Due November 13, 2022
On Monday, November 13, students will submit by email a 3-5 page typed, double-spaced essay on a topic concerning modern US diplomatic history provided to them in class on Thursday, Nov. 9. All essays must include references to the Herring book, properly cited using Chicago-style footnotes. Outside research is allowed but not required. Essays will be graded on depth of analysis, use of evidence, and quality of prose. Late essays will be penalized up to 5 points each day.
- According to George Herring, “Unilateralism gave way to multilateralism” in US foreign policy during the early years of the Cold War. Agree or disagree with this statement and assess the significance of the changes that did occur during the period from 1945 to 1960.
- Was Franklin Roosevelt a Wilsonian in his approach to diplomatic policy and US national security?
- Please open your paper with a descriptive title, byline (name), and a clear introductory paragraph with thesis statement –and don’t just restate the question
- Organize your essay in a way that respects chronology and historical context.
- As with any essential question, make sure to define terms, consider the landscape of opinion, and demonstrate respect for complexity and change over time
- Be specific. Use examples, dates, statistics and snippets of quotation to support your claims.
- All essays must include material from Herring’s book properly cited with Chicago-style footnotes. Students should also feel encouraged to use relevant material from the course syllabus or the course site discussion pages, especially primary sources. Outside research is allowed but not required.
- Use past tense except when describing modern scholarship
- Avoid first person pronouns, including “our”
- Prof. Pinsker is available to review drafts by email (until Sunday evening) and you may utilize the Writing Center but do not consult with other students in the course
- Late essays will be penalized up to 5 points per day.
According to George Herring, it was “unilateralism” and not isolationism which “formed a powerful and enduring strain in U.S. foreign policy.”  Any subsequent citation to Herring can be abbreviated with only author’s last name and page number.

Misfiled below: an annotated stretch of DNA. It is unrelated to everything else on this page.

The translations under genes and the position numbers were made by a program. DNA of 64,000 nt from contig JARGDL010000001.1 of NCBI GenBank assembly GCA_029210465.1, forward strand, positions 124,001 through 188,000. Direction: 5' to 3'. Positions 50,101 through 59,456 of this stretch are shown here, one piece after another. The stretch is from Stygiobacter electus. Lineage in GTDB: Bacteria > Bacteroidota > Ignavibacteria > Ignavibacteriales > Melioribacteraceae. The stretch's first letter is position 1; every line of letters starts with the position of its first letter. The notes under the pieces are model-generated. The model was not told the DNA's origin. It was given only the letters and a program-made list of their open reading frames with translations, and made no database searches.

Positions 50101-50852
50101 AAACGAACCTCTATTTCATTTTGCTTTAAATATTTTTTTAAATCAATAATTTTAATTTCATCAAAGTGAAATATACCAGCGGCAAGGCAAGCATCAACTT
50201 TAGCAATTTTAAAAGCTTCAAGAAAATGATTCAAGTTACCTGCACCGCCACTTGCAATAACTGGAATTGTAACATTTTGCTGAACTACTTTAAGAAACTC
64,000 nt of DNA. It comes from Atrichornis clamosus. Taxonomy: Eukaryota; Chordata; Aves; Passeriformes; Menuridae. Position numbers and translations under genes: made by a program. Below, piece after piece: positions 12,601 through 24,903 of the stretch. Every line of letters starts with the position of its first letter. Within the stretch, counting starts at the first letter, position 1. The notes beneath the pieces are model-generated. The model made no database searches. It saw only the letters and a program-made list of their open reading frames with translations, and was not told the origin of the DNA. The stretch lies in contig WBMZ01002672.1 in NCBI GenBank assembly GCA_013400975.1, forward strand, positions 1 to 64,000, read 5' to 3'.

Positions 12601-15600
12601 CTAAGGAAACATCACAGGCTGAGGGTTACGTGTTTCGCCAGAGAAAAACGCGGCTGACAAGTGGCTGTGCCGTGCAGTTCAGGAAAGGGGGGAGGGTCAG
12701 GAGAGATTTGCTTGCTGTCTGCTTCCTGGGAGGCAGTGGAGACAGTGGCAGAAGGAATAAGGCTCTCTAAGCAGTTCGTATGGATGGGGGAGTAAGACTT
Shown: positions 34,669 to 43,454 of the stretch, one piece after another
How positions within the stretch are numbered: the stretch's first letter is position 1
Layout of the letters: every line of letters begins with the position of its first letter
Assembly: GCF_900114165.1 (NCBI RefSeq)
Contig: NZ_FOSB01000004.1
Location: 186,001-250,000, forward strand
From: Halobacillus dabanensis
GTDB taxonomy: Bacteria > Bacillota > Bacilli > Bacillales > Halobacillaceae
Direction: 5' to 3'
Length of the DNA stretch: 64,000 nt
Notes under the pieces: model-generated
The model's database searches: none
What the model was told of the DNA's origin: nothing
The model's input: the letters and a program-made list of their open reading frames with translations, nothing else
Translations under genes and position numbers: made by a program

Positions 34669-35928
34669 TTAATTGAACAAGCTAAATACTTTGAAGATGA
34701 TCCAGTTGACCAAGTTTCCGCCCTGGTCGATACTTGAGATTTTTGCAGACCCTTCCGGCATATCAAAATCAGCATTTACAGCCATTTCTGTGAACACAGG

George C. Herring, From Colony to Superpower: U.S. Foreign Relations Since 1776 (New York: Oxford University Press, 2008), 6.
 Herring, 118.
- Make sure to address a question and devise a thesis statement that can be effectively argued in a short paper. Consult the Methods Center handout on How to Write a Thesis Statement
- Make sure you are using and formatting your footnotes correctly. Provide footnotes for all quotations and highly specific information (such as statistics). See the models below as well as this methods handout on How to Use Footnotes and consult as needed with the library’s Chicago-style guide, but make sure to use sample footnote models for formatting and NOT bibliography examples.
- Take to care to evaluate your sources as you deploy them in your essay. See this methods post on Evaluating Sources for a helpful overall framework.
- Don’t underestimate the importance of integrating your quoted evidence with some degree of fluidity. Awkwardly inserting quotations is one of the hallmarks of mediocre undergraduate essays. Consult this handout from the methods center for a range of good tips.
- Also, please guard against plagiarism. Remember our discussion from the very first day of the semester. Never write your own words while looking directly at your sources, especially secondary sources –unless you are quoting them.
- And finally, always remember to proofread your work by printing it out and reading it aloud, slowly. See our methods handout on How to Proofreed [sic]